A major part of multiculturalism is a set of ideals called racial liberalism, mostly posed as a response to white hegemony. However, these policies have largely failed and this has given way to an expanding neoliberal post-racial mindset. Post-racial thinking is a response to the seeming difficulty of multiculturalism, according to Goldberg (2015). Due to a resurgence of neoliberalism, which emphasises individual self-responsibility and limits self-actualisation to capitalist modes, the political promise of multiculturalism has been greatly diminished. According to Goldberg – “This goes hand in glove with the rising stress on post-racial individualization and the renewed emphasis on nationalist discourses”(Goldberg, 2015).
Globalisation, which has increased population migrations and movements globally, has led to cultural heterogeneity in many countries. This could be considered a positive outcome for social and cultural diversity and inclusivity around the globe. Immigration is driving cultural diversification. However, there have been increased tensions about borders (Goldberg, 2015).
After immigrants begin integrating into a country after settlement, due to national institutional standards and processes they often end up limited and constrained. This is a recipe for racial alienation (2015; Weiner, 2017). When it comes to immigration policy, post-racial thinking is dispassionate and cold, and limits the participation of those who are outside the majority. In this way, our institution often prevent us from enjoying the full benefits of an increasingly heterogenous culture and create social inequality. Heterogeneity is a principle that can help us achieve true institutional diversity and cultural wellbeing.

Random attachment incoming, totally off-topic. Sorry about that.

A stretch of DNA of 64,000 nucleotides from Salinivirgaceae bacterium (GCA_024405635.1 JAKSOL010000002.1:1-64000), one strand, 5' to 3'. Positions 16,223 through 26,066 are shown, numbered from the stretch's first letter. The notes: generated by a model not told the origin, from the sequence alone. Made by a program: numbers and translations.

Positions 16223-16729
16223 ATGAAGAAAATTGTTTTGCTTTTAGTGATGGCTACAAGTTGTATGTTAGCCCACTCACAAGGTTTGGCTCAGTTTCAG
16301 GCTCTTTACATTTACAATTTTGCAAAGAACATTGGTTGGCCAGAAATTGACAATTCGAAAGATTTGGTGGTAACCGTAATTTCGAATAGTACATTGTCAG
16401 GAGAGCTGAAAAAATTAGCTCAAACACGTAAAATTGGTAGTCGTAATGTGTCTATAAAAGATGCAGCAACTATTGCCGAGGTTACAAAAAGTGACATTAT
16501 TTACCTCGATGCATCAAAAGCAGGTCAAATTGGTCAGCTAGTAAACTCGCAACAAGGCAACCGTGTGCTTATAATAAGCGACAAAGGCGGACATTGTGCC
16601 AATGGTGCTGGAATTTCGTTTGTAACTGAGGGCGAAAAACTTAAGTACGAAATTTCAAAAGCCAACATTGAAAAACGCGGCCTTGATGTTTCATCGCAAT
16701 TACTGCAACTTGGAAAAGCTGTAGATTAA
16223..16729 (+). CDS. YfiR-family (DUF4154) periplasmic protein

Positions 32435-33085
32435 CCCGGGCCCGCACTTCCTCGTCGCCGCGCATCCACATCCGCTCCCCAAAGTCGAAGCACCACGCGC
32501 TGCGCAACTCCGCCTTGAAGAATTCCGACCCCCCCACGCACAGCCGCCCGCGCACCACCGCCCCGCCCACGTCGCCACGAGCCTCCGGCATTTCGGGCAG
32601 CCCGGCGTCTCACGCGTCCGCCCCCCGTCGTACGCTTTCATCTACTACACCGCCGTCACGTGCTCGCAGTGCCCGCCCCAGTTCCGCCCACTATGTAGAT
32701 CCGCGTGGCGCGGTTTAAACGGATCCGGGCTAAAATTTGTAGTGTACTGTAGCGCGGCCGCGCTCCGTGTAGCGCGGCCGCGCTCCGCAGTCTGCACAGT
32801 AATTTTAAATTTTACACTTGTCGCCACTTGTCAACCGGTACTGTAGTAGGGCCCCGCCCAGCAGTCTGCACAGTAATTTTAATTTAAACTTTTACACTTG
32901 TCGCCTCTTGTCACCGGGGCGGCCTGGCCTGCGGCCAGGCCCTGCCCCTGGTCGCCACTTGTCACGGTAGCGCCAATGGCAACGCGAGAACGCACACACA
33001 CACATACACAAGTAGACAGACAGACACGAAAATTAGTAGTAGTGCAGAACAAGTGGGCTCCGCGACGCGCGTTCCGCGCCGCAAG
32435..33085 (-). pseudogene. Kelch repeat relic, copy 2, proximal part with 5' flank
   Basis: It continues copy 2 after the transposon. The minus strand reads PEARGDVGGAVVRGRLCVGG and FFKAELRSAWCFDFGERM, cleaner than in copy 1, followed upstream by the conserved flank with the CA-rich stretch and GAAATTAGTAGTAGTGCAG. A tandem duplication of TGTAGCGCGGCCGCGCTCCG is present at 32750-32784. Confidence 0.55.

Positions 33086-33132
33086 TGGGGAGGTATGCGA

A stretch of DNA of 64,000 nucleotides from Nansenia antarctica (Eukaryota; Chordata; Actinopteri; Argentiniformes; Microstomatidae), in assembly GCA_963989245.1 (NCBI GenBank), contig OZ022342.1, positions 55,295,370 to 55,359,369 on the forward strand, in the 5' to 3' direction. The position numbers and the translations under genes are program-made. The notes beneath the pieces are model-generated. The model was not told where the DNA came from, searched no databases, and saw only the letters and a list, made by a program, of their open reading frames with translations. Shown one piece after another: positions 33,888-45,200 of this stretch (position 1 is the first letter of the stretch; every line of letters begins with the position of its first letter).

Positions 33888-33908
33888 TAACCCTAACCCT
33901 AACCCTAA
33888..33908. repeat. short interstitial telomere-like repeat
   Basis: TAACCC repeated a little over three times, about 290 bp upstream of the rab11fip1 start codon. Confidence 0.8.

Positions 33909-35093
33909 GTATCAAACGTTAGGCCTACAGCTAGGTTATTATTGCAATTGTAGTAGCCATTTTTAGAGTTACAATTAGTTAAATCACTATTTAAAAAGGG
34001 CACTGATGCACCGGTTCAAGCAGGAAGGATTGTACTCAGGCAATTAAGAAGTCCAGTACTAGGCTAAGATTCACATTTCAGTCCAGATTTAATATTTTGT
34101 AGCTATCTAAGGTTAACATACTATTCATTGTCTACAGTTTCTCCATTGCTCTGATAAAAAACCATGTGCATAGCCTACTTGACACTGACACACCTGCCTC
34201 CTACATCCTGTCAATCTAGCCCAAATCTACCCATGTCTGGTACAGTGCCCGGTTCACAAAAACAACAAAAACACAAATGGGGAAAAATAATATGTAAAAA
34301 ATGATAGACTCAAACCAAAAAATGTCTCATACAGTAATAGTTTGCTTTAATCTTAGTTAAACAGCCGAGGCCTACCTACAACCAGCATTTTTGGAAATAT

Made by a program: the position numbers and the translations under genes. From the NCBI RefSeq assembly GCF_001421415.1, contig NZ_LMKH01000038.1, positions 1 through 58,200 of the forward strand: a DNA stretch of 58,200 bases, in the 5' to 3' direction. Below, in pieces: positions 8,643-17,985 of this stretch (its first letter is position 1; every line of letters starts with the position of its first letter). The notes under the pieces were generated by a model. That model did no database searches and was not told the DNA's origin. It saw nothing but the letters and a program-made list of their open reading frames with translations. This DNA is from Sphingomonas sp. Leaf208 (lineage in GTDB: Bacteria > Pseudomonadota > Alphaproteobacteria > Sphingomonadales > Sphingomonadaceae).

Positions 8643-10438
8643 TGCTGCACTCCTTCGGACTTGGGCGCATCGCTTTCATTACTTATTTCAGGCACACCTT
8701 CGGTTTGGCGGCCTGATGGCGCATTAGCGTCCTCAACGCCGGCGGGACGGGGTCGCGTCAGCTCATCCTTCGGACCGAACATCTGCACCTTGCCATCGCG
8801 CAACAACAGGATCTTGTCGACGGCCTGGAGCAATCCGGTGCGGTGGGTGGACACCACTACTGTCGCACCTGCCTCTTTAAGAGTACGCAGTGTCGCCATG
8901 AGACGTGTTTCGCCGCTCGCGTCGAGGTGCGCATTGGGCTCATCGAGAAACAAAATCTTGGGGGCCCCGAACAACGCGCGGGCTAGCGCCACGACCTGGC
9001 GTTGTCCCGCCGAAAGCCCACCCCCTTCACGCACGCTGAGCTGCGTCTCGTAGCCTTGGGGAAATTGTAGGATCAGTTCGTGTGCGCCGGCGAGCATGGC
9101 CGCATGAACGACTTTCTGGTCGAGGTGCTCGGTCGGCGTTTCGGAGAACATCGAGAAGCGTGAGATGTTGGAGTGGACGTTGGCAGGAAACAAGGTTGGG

Can Deep equality achieve real institutional diversity and inclusion?
“Deep equality is not a legal, policy or social prescription, nor is it achievable by a magic formula that can be enshrined in human rights codes. It is, rather, a process, enacted and owned by so-called ordinary people in everyday life. Deep equality is a vision of equality that transcends law, politics, and social policy, and that relocates equality as a process rather than a definition, and as lived rather than prescribed.”Beaman, 2014
Deep equality in its core, as Beaman states, is not a legal term but rather a philosophical belief. One of its core tenets is a focus on performing gestures of equanimity in our “day-to-day interactions” (Beaman, 2014). Beaman believes that deep equality “recurs, circulates, reshapes and reframes and thus forms part of the bedrock of social life” (2014). Deep equality requires the reshaping of our own social imaginaries. It can and should then be embedded through in our institutions to create institutional diversity and inclusion.
When diversity and equality aren’t present in our institutions, groups of disadvantaged people are excluded. Social inclusion is vital to the wellbeing and development of all people, particularly young people. There are many scholars and policy-makers who are asking essential questions surrounding diversity and equality. Some may come from diverse backgrounds and use their lived experience to inform their work, and so have first-hand experience of the dynamics of social inclusion and exclusion.
Difference comes with the risk of being excluded. There are many reasons an individual might lose their trust in the society in which they live. Real commitment to institutional diversity is needed to avoid the systemic exclusion of people who would otherwise contribute to the strength of that institution.
Healing inner wounds creates a stronger possibility of reconciliation (hooks, 2015). Through reconciliation, there is a possibility to “restore to harmony that which has been broken, severed, and disrupted.” (hooks, 2015).